Americans Turned To Welding Lenses To See Eclipse

Protective masks and welder's gloves

Welding tools are finding more uses than connecting metal parts to each other this month, as more and more consumers purchase welding glasses to enjoy the total solar eclipse.

Welding shades, specifically “Shade 14,” have become the item to have for people that wanted to observe the solar eclipse without cooking their retinas in the process. Just before the eclipse, many stores increased the price of their protective eyewear. According to WSVN, some listings of “eclipse glasses” rose as high as $129.95.

However, according to Susan Barnette, the Director at Buehler Planetarium and Observatory, there were a lot cheaper options.

“These are so strong that they will block out the same amount as these solar filters,” said Barnette, talking about welder’s glasses.

There are more than 500,000 welders employed in the U.S. today, according to the American Welding Society. And that means that these glasses are very, very common. Especially when one considers that many homeowners with workshops might weld as a hobby.

One doesn’t even need to purchase actual protective gear, according to Barnette. They just need to purchase the glass panel.

“All I did with this is took the piece of glass, and I taped a little shield around it,” Barnette said, “so that I would make sure people would be safe. You don’t wanna risk seeing the surface of the sun.”

And Barnette was not the only one to take advantage of this fact, hundreds of consumers across the nation have as well. Welding shops all over were also taking advantage of the trend.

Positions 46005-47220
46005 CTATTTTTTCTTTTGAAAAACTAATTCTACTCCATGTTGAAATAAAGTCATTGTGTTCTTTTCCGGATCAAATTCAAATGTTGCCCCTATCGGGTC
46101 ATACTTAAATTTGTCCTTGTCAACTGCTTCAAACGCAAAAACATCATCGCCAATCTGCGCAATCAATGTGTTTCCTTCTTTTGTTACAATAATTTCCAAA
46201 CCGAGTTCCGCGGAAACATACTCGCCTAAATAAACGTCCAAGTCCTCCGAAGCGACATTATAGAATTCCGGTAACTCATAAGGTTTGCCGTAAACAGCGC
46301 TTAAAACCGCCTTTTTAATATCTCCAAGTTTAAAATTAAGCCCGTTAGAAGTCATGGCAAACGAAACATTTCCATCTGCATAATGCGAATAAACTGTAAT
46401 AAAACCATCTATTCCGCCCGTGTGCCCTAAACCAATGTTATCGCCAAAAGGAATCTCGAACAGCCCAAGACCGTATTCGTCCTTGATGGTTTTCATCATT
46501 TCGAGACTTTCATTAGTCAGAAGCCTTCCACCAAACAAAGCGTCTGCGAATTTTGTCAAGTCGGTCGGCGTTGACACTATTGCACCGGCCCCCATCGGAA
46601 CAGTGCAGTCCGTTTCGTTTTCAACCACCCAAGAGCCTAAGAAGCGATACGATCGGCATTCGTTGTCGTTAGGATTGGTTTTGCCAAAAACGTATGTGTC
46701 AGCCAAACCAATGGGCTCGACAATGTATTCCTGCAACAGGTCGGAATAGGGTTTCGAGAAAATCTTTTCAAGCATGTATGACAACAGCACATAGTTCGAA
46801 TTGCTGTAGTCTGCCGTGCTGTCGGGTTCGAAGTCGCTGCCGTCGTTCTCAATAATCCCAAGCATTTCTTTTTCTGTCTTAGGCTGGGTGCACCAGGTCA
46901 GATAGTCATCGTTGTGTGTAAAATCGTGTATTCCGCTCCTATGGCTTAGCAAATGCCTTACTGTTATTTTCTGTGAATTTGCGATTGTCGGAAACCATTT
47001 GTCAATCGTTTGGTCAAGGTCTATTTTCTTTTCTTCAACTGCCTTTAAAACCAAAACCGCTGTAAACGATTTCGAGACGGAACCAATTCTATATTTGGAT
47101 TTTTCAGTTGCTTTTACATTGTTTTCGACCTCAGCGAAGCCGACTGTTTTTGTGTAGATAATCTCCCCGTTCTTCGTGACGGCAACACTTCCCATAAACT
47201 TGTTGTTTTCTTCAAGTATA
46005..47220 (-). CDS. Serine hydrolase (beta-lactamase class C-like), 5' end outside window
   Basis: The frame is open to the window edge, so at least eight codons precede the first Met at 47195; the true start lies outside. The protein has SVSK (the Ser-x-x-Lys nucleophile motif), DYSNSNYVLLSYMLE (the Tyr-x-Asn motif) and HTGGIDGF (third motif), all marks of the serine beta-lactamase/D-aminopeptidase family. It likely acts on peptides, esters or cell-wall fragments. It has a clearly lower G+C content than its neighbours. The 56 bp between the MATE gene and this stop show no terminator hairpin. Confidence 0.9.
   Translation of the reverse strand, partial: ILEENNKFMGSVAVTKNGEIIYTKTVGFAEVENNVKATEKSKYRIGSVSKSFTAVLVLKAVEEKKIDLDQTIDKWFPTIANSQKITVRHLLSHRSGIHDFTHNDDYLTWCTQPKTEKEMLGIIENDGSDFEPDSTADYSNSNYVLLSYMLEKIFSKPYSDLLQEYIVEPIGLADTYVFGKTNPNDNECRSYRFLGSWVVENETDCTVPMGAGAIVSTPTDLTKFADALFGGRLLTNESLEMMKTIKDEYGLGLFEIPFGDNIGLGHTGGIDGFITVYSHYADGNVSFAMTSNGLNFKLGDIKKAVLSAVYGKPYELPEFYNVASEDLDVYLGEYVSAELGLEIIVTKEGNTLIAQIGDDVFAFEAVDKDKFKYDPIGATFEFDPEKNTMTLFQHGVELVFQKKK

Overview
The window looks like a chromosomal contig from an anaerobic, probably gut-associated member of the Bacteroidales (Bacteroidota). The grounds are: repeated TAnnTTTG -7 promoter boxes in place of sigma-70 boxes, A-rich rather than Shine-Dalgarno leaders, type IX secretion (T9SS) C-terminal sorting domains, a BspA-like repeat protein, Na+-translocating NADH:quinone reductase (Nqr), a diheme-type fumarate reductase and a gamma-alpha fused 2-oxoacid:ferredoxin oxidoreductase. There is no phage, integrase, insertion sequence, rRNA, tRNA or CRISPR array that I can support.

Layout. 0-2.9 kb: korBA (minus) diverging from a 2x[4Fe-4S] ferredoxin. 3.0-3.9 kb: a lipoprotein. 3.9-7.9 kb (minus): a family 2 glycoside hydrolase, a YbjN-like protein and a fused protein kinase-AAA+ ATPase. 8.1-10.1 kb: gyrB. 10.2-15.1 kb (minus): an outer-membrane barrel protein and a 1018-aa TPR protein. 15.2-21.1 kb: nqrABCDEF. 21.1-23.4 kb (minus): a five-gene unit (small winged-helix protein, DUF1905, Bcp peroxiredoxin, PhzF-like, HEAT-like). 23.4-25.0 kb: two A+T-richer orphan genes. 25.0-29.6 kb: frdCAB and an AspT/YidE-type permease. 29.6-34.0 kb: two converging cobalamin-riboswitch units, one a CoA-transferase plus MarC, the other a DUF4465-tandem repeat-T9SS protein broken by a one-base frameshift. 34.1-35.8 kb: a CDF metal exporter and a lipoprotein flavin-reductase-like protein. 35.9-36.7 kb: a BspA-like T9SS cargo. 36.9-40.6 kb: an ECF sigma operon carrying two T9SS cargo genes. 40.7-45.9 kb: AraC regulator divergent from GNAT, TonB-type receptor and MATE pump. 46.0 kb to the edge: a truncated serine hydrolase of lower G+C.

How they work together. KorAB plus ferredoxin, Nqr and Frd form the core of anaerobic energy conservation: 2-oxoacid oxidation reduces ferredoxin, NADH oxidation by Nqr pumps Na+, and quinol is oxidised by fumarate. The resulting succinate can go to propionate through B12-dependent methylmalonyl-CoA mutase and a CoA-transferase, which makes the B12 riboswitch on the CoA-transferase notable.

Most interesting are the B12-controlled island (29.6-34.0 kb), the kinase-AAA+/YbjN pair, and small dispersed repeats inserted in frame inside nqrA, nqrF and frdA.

Like Dressel Welding Supply and Roberts Oxygen, in Hagerstown, Maryland.

“We’ve been getting calls left and right about it… We had a few calls (earlier), but this week it’s been kind of nuts,” Roberts store Manager Jerry Jacobson said.

The extra dark lenses, such as shade 14, can be used to see the eclipse safely, according to the NASA website:

“Experts suggests that one widely available filter for safe solar viewing is welders glass of sufficiently high number. The only ones that are safe for direct viewing of the Sun with your eyes are those of shade 12 or higher. These are much darker than the filters used for most kinds of welding. If you have an old welder’s helmet around the house and are thinking of using it to view the Sun, make sure you know the filter’s shade number. If it’s less than 12 (and it probably is), don’t even think about using it to look at the Sun. Many people find the Sun too bright even in a Shade 12 filter, and some find the Sun too dim in a shade 14 filter — but shade 13 filters are uncommon and can be hard to find.”

There has been such a demand for these lenses that stores across the nation have sold out and created back orders, with some even creating waiting lists as long as 22 people. Unfortunately, not everyone got their lenses in time for the eclipse, leaving some unlucky eclipse viewers with welding glass they can’t actually use.

Considering that most welding helmets come with a shade 10 lens, not a shade 14, there was never really much need for something so dark. In fact, most welding suppliers don’t keep a large amount in stock.